When the Call played at the Hard Rock Café in Chicago this past New Year’s Eve I remember wishing the show could go on for hours knowing that show might be the last one with Jim for a long time.
In the beginning of the last tour when Jim made it known he may be leaving, I decided to try and make the shows quite long since it might be the last time playing with Jim. So we did an many songs from Reconciled and Woods as possible. We were playing 2 ½ to 3 hour shows and it was great doing all those songs. But we’ve been doing those songs every year for the last five years and it’s difficult to maintain a genuine enthusiasm when you realize you’ve played the songs hundreds of times. It’s not to say I don’t enjoy doing those songs, but as a musician and writer it’s more exciting for me to be able to do new material, or do the older material, especially songs from the first 2 albums.
Your first 2 albums were more politically bent. We’ve just come out of a war, are you going back to that in your writing?
Some of the songs on the first two albums were political and some definitely were not. What I’ve tried to do with each record is, hopefully, express some total life experience which can range from a very intimate, private emotion to an outward, political expression.
Right now, for me, it would be difficult to write an overtly political song. I don’t think you are going to change or effect people’s opinions in the 90’s by appealing to some kind of intellectual social justice rational. The problem is so much deeper you have to try to change people’s hearts, or to touch the heart. So I’m trying to engage people in a much more intimate, immediate way that might awaken a deeper sense of love and compassion. If by politics we mean the complexities of the relationship between each one of us, then I would say all of our records have indeed been political records.
I do hope though that there will continue to be writers and musicians who can shed new light on global, political situations and moral responsibility and I may again do it myself. But I don’t go into writing a song with specifically in mind at this time. Although, during the Gulf War I did write a few songs that could be construed as political songs and I like them, but I’m not sure they’ll see the light of day on the next record.
Well, during the Gulf War singer Lee Greenwood also wrote a “political” song; albeit an anthemic one. How would you define your politics?
Anyone who has followed the call knows my general political bent. I’m fundamentally anti-military in the sense that I’m highly suspicious of the military’s motives and those in power who believe that military action is the acceptable way to solve problems. I detest the idea of sending the youth of any nation into battle as pawns in a deadly game between rulers of countries who should never have been allowed a position of leadership in the first place.
We put those people into positions of leadership.
Yes, but how some of these presidents, prime ministers, and kings came to power is a tragedy in itself. One of the biggest dangers is that the media and journalists seem to be in league with the powers that be and are being used to manipulate public opinion rather than enlighten by giving the people both sides of every story so that people cam make intelligent choices.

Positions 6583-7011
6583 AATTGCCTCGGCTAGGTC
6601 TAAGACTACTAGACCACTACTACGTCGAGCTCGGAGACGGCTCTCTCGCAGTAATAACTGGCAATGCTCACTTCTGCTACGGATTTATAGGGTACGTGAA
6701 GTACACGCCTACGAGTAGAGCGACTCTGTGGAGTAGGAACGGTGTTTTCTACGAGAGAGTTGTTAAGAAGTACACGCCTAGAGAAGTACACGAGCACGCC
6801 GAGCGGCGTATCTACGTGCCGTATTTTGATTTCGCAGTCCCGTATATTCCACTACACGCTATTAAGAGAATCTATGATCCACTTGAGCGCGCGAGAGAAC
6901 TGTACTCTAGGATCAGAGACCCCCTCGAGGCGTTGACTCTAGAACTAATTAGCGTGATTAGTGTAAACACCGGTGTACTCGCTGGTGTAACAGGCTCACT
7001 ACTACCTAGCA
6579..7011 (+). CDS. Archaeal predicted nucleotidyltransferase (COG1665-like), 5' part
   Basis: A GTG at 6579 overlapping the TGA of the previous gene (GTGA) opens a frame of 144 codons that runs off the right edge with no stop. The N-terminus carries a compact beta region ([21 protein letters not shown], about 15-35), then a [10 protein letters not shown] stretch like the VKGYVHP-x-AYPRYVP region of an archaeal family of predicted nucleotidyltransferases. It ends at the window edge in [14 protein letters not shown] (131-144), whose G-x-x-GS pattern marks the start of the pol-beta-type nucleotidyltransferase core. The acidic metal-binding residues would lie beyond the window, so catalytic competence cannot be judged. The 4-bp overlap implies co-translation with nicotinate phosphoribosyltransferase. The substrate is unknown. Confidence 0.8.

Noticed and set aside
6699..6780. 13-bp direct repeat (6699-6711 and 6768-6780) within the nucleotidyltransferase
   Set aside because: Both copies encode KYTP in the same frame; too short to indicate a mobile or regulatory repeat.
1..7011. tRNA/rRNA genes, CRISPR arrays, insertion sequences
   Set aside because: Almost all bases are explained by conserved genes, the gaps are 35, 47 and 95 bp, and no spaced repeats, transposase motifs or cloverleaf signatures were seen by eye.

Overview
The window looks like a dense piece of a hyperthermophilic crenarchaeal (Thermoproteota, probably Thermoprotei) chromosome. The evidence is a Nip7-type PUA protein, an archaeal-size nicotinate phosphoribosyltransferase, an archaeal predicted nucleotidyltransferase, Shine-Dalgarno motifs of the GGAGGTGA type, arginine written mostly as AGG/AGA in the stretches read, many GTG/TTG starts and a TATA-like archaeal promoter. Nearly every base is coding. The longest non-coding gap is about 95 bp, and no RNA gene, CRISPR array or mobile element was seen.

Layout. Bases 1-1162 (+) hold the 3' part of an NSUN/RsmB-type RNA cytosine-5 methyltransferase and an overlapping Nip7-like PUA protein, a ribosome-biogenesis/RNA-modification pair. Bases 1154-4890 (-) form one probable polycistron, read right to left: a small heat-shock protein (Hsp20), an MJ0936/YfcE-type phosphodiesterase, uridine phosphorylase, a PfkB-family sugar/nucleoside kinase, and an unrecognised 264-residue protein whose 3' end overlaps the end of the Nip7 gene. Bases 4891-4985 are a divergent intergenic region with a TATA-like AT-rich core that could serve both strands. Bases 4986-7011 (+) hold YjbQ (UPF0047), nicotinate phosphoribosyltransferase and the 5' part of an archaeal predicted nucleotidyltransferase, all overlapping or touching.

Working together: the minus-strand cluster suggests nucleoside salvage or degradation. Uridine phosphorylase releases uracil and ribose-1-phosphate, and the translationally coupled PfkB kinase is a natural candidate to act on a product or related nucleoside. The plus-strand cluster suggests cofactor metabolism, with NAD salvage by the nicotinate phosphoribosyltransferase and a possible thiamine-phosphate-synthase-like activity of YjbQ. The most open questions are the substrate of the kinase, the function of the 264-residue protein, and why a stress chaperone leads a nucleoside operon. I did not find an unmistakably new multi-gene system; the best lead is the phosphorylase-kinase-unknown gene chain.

But, you know, the most interesting aspect of all this is that it doesn’t seem to me to be political at all. It seems to be the basic human desire for power and innocence. The political leaders of the world want to feel a sense of power and a sense of righteous innocence which is exactly what every other human being in the world wants, and I believe both of these desires are ultimately the downfall of every one of us.
Perhaps we pass judgement on each other because we feel we are better that the other person, that our goodness justifies our condemnation of another person or country, which is probably the ego that is compensating for some deep-seated feeling of guilt or inferiority.
Or because we have this debilitating need to have someone below us – a need to feel superior to another person or country; be it economically, culturally, militarily, the color of skin, the god we worship, or sexual propensity. We feel better about ourselves by sanctifying our goodness.
Exactly. My own feeling is that no one of us is that good. Maybe due to a fortunate up-bringing, or a well-balanced chemical makeup in our bodies we may be able to act out of the better part of our human nature, but all of those advantages to me are the luck of the draw. And those unfortunate enough to not have these advantages should be dealt with with compassion and understanding. Because after all if we want to utilize the goodness that we do possess, how better way than through compassion and understanding.
Michael Been recently finished up a week in the studio with Bruce Cockburn, lending a hand on Bruce’s new album due out sometime in the Fall. Along with Michael on bass guitar, Cockburn recruited Jim Keltner on drums, Edgar Myer on stand-up bass, and Booker T. on keyboards. T Bone Burnett had the honor of being behind the boards for this great line-up of musicians. Michael had this to say about working with the group:
“We really enjoyed playing together. It turned out we all had a lot of the same musical influences. Booker T. is a living legend and in incredibly sweet guy. Jim Keltner is a great drummer – he and I worked together in 1985 on Rosie Vela’s album. Edgar Myer is usually seen playing with a symphony orchestra – he’s a very talented musician. And although I was not that familiar with much of Bruce Cockburn’s past work, I was very impressed with the songs on this album, especially lyrically. He’s a great story-teller. The songs struck me as sounding very new, very fresh, and that’s a real compliment to someone who has close to twenty albums.”